Cloud application platform Heroku has confirmed that the recent cybersecurity incident, in which GitHub integration OAuth tokens were stolen, led to further compromises and resulted in the theft of user information. identification of customers.
After some pressure from the community, to further clarify the incident and why it started sending password reset emails to its customers, the Salesforce-owned company confirmed that the Compromised tokens were used, by unknown thread actors, to obtain hashed information and salted passwords, belonging to its customers, from “a database”.
“For this reason, Salesforce is ensuring that all Heroku user passwords are reset and potentially affected credentials are refreshed. We’ve rotated internal Heroku credentials and implemented additional detections. a safety notice.
The database Heroku is referring to, according to someone previously affiliated with the company, is most likely “core-db”, BeepComputer found.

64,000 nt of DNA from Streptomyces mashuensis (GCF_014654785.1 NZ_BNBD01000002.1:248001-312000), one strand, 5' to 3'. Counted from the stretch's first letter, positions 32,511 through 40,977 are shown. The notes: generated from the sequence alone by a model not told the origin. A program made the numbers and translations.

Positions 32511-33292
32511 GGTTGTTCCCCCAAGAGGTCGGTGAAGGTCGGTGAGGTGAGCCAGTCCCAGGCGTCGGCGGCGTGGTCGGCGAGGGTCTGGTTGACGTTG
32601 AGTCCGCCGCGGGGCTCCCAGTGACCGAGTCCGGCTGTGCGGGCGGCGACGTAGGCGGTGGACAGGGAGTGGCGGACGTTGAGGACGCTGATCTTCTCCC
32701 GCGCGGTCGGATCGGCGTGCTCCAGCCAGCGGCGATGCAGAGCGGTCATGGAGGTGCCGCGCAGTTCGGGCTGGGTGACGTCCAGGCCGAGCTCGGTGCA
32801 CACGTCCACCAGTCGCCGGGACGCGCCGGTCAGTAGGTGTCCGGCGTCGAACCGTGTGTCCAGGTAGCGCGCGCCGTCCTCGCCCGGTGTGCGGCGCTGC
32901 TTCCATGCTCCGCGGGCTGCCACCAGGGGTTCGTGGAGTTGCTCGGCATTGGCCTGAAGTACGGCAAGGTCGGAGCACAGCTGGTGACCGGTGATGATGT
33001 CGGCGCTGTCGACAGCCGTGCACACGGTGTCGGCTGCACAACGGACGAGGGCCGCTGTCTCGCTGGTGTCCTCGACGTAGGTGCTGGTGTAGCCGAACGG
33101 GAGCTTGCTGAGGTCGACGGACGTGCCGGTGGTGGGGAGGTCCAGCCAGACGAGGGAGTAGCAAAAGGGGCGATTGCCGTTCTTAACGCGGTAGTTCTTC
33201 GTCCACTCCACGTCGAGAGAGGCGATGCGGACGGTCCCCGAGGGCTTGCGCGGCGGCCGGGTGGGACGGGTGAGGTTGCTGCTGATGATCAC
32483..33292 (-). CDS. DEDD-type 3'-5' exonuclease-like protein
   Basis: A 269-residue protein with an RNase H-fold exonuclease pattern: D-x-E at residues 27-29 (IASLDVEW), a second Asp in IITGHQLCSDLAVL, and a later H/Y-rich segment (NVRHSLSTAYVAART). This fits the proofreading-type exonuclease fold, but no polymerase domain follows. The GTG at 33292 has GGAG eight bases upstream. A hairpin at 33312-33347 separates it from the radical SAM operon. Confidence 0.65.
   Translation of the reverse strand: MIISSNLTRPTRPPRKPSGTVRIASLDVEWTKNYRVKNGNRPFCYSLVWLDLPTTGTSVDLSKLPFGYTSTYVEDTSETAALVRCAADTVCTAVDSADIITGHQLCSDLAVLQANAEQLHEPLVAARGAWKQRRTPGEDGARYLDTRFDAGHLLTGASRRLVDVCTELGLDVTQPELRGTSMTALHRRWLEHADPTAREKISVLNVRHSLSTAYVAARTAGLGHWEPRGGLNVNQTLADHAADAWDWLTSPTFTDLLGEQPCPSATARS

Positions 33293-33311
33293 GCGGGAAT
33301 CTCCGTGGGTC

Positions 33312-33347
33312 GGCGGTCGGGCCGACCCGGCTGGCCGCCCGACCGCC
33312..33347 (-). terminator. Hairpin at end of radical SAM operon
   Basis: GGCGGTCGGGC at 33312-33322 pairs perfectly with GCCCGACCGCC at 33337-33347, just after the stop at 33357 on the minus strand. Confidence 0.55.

Commenting on the news, Craig Kerstiens of PostgreSQL CrunchyData platform said: “The latest report talks about ‘a database’ which is presumably the internal database. I don’t want to speculate too much, but it seems [the attacker] had access to internal systems. It was GitHub that detected and noticed it and reported it to Heroku. Don’t disagree that there should be more clarity, but better follow up with Salesforce on this.”
But stolen passwords could end up being the least of Heroku’s concerns, as the community has been highly critical of the company’s handling of the incident and how it communicated with its users and customers. After the initial incident, on April 12, the company began force-resetting passwords for some of its user accounts, without fully explaining what happened.
After almost three weeks, Heroku gave a full explanation, which some YCombinator Hacker News readers described as “a complete train wreck and a case study in how not to communicate with your customers.”